Things to do · Destinations · Mediterranean
January 14, 2020 Words: Elliott Porter

3 Days in Athens

How to explore this Greek paradise whose history dates back thousands of years


In a city with a deep, illustrious, and enduring history such as Athens, figuring out what to do proves to be quite a formidable task. But it is this same deeply embedded history that makes Athens a place where you’ll never have a dull moment. Sure, most travelers know to see staple, must-see landmarks such as the Parthenon, but there are dozens of other awe-inducing spectacles around this beautiful city that are just as important to catch during your time in the Greek capital. We created a 3-day itinerary to make sure you get the absolute most from your stay in Athens.

Before we get started, it’s important to know where to stay so you don’t find yourself too far from what you want to see.

Day 1

The Acropolis (a UNESCO World Heritage Site,) is the most popular attraction in Greece, and henceforth where to begin your tour. The Parthenon alone is worth the journey up but there are several other temples and ruins for you to embark on and experience their thousands of years’ worth of historical wonder. One of these temples is the Erechtheion; a temple devoted to the mythical king of Athens, Erechtheus. If you’d like more background information regarding the Acropolis and the sights therein, it’s worth your time to venture over to the beautifully designed Acropolis Museum before visiting the Acropolis itself. Located about a 15 minute walk from the museum is the Ancient Agora. This archaeological site is a retrospective view into where Ancient Greek society gathered for assemblies, markets, or just a general meeting place.

After your day taking in the Acropolis, the museum, and the Ancient Agora, make your way down to Plaka, a wonderfully vibrant and eye-catching neighborhood full of shops and restaurants for you to try out some authentic Greek cuisine. Plaka is closed to cars, making it a delightful stroll to take in one of Athens’ most popular areas.

Day 2

Your second day in Athens should be a day trip to gorgeous Hydra Island. With islands such as Mykonos and Santorini seemingly stealing all the spotlight, the benefit of Hydra Island is that it’s only a two hour ferry ride from Piraeus, a city a little over 7 miles (12 kilometers) from the Athens city center. Once you arrive in Hydra, you’ll be more than happy you decided to make the trip. Travelers can bask in the sun as you stroll through ancient winding streets that play host to several cafes and restaurants. For a quiet experience alongside one of Hydra’s most beautiful beaches, take a water taxi to Vlychos Beach. Here you can find quaint taverns and restaurants to enjoy a drink, local food, or to merely take in the beautiful pebbled beach below. For a more lively experience, visit Kaminia Beach, which has several restaurants and cafes that serve lunch or drinks—all in a beautiful setting. Several museums are also in Hydra like the Historical Archives Museum, which is a fantastic place to learn about the more recent history of the island (relatively recent, as in 1708-1865, it is Greece we’re talking about.)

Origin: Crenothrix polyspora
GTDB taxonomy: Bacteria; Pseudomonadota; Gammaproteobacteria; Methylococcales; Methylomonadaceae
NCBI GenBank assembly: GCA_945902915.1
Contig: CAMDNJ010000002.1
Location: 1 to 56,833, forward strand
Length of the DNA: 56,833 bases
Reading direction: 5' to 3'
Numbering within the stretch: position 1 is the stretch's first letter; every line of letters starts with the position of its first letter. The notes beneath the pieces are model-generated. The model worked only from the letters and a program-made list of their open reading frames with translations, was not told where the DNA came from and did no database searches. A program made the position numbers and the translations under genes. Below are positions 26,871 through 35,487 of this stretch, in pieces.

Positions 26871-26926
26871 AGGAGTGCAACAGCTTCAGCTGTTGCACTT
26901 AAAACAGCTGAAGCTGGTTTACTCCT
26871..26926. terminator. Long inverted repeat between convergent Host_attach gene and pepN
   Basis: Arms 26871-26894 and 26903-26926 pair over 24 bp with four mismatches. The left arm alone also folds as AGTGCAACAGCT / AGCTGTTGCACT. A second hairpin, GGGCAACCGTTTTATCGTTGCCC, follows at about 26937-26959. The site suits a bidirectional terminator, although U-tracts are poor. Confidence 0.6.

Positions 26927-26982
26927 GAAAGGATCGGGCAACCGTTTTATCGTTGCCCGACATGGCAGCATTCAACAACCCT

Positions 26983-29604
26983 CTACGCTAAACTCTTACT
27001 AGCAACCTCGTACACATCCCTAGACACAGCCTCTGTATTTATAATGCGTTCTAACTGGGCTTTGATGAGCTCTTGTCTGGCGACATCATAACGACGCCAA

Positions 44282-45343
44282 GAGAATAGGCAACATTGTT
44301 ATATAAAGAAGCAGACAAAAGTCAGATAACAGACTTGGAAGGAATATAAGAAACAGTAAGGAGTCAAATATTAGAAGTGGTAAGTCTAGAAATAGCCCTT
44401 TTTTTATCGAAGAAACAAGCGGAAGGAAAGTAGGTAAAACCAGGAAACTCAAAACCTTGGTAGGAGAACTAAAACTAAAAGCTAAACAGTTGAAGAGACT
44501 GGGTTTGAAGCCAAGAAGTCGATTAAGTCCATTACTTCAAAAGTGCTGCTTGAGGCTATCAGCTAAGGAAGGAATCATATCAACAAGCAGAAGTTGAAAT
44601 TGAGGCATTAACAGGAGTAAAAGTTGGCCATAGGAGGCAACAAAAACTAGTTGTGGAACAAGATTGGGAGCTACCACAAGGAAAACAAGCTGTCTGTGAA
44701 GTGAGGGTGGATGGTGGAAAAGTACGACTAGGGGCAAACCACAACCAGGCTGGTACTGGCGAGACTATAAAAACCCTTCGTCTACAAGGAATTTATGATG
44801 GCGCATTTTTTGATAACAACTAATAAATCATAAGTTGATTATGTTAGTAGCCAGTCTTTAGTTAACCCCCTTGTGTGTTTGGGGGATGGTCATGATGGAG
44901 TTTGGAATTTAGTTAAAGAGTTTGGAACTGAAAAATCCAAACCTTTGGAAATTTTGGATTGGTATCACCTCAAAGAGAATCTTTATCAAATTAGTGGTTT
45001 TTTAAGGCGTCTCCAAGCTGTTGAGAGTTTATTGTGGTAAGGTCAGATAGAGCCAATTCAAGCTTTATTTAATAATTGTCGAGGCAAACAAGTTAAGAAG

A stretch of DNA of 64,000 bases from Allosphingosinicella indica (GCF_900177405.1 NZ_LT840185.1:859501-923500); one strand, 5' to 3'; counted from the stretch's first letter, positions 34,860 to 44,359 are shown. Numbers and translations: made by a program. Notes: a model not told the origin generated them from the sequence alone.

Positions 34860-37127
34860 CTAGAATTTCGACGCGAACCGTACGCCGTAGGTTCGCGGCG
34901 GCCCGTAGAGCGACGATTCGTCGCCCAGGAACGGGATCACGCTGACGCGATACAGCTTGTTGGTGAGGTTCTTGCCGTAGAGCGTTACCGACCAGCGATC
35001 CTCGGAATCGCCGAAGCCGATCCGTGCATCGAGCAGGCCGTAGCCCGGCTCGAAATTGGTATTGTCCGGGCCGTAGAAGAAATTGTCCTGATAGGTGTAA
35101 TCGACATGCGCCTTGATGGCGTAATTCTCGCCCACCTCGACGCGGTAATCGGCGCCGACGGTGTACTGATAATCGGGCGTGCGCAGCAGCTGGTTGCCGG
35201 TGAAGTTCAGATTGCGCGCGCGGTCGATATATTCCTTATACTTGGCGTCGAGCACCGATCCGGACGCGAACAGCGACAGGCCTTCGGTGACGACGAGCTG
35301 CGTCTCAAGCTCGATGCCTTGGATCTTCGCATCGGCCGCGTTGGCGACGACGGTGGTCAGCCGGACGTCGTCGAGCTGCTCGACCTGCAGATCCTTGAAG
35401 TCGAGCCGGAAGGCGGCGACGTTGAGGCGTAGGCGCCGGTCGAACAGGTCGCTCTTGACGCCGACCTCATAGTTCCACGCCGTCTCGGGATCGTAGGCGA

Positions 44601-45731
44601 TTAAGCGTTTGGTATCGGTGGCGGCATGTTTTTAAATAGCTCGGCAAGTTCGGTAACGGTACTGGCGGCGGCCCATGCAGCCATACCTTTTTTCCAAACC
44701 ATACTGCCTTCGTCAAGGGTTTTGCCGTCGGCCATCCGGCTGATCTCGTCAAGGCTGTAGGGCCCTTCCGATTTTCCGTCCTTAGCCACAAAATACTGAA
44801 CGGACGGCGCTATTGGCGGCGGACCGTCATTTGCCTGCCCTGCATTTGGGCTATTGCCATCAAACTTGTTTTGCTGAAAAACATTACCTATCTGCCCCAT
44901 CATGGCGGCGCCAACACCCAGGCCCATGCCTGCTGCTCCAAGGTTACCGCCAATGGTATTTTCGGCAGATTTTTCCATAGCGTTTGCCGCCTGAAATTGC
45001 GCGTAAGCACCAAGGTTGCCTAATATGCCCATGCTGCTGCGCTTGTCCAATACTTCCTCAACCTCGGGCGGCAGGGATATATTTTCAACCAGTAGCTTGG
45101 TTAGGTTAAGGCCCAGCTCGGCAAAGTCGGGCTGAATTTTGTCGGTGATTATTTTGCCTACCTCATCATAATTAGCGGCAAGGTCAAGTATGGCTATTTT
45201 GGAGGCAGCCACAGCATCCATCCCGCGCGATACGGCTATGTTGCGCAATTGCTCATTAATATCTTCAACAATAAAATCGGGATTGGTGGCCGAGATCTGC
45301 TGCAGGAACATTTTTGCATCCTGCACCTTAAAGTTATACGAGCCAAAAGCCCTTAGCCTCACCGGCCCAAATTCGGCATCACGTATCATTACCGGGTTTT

Day 3

Back within the city limits, on day 3 there is still so much more to see and do. Starting in Syntagma Square, the Changing of the Guard is a fascinating microcosm of modern Greek tradition and history. The first changing is at 8 AM but if you’re late there is one at the top of every hour.

Now that you’re in the square, you’ll be in front of the gorgeous Greek Parliament building. If you’re in Athens during the months of June, July, or September, you can take a free tour of what was King Otto’s former residence.

Next to the square are the National Gardens which provide a nice stroll through centuries-old trees and greenery. This path will lead you to a massive structure that is the Panathenaic Stadium, the site of the first modern Olympic Games in 1896. The stadium was initially constructed a little bit earlier… in 4th century B.C., but has obviously been restored during more modern times.

From the stadium you can take a 10-minute taxi ride to the National Museum of Archaeology. Given the country’s expansive, and at some times unfathomable scope of history, it makes sense that this is the largest museum in Greece. It’s that same scope of history that also makes this one of the most fascinating museums in the entire world, featuring artifacts dating all the way back to 6000 B.C. And given its size you could obviously spend as much time as you conceivably want to traverse its halls and take in the magical history of Greece.



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